- The fabric is sun-dried, which is part of the colour-fixing process. It is rolled in wads of newspapers to prevent the dye from adhering to other layers and steamed in boilers constructed for the purpose. After steaming, the material is washed thoroughly in large quantities of water and dried in the sun, after which it is finished by ironing out single layers, which fix the color permanently.
 Printing Blocks
Some block-makers believe that many centuries ago, women got tired of their white, unembellished garmnts and began using their bangles dipped in colour to pattern their garments. The carpenters noticed and started making designs on wood to do the same. Thus began the tradition of making hand blocks for ptintig on textiles.
Blocks are made of seasoned teak wood by trained craftsmen. The underside of the block has the design hand carved on it by the block maker. Each block has a wooden handle and two to three cylindrical holes drilled into the block for free air passage and also to allow release of excess printing paste. The new blocks are soaked in oil for ten to fifteen days to soften the grains in the timber.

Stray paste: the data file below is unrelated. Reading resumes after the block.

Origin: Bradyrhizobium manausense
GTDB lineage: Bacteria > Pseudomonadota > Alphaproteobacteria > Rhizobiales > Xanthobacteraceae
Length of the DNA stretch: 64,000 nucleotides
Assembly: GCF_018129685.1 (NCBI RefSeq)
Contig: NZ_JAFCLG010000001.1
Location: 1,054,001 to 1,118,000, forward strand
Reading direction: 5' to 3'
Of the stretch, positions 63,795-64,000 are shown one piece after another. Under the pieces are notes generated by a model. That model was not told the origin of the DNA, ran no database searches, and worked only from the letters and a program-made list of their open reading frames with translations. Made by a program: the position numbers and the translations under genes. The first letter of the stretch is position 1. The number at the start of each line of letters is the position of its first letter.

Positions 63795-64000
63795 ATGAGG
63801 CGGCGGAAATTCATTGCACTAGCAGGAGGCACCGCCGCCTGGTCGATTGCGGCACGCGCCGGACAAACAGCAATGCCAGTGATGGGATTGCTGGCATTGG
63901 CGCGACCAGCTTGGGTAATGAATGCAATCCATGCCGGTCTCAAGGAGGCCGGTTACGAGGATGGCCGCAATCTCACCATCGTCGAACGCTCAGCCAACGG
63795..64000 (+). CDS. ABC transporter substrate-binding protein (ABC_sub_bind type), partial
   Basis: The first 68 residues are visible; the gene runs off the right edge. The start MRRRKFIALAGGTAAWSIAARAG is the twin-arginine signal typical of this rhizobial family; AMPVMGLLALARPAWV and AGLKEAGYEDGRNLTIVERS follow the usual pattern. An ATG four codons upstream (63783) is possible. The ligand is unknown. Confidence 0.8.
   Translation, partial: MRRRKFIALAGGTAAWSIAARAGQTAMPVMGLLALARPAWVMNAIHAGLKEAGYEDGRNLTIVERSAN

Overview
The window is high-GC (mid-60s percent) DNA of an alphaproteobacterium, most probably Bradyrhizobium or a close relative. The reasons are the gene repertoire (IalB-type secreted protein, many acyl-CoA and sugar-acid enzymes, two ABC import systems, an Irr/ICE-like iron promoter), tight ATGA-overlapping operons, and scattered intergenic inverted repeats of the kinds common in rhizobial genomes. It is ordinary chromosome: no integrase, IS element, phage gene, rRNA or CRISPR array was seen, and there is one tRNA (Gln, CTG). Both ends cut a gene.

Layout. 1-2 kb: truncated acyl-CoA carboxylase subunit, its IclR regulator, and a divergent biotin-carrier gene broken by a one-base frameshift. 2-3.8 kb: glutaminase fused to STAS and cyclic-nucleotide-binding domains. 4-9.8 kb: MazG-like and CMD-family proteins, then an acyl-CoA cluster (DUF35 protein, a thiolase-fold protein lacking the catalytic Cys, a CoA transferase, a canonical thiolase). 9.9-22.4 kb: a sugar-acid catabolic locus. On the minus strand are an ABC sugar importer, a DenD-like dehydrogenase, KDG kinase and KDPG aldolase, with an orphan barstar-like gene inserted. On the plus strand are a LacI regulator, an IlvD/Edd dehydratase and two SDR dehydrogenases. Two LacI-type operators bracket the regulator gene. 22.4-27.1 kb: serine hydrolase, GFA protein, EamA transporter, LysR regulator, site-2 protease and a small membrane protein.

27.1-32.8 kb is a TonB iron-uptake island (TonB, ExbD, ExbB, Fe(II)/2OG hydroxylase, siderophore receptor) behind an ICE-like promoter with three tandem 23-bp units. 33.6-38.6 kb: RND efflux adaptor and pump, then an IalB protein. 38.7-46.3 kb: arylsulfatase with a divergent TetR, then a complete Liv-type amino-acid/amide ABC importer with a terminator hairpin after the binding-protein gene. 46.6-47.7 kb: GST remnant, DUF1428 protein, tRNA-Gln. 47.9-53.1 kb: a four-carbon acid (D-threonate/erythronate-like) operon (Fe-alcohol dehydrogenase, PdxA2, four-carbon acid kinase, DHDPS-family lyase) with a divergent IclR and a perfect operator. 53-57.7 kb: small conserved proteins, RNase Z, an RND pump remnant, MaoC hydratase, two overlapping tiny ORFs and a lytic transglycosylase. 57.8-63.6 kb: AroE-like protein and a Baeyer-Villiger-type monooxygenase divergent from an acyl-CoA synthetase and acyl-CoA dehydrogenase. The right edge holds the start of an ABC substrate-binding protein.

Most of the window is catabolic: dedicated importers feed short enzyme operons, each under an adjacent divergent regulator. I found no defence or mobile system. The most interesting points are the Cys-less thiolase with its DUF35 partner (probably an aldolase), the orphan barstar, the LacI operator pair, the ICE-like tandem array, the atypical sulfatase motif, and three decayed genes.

Research on Bagru Printing
Kalakshetra’s Craft Education and Research Centre has a Hand Block Printing Unit which produces sarees, dress materials and house hold linen using both natural and chemical dyes. Research is being carried out here to revive traditional textile patterns and ancient prints and adapt them to modern usage.
 Block Printing on Textiles and the environment
- Block Printing on Textiles has a very small carbon footprint. The printing and colouring process is labour intensive and uses no electricity.
- The process uses vegetable dyes which are chemical free.
- The material used for block printing is useually handloom or khadi, using no power.
- Crafts and Artisans
- About Block Printing
- To buy Bagru-printed products, visit Tilonia
- Craft Revival Trust
 Additional information
- For details, contact
Kalakshetra Foundation Tiruvanmiyur Chennai - 600 041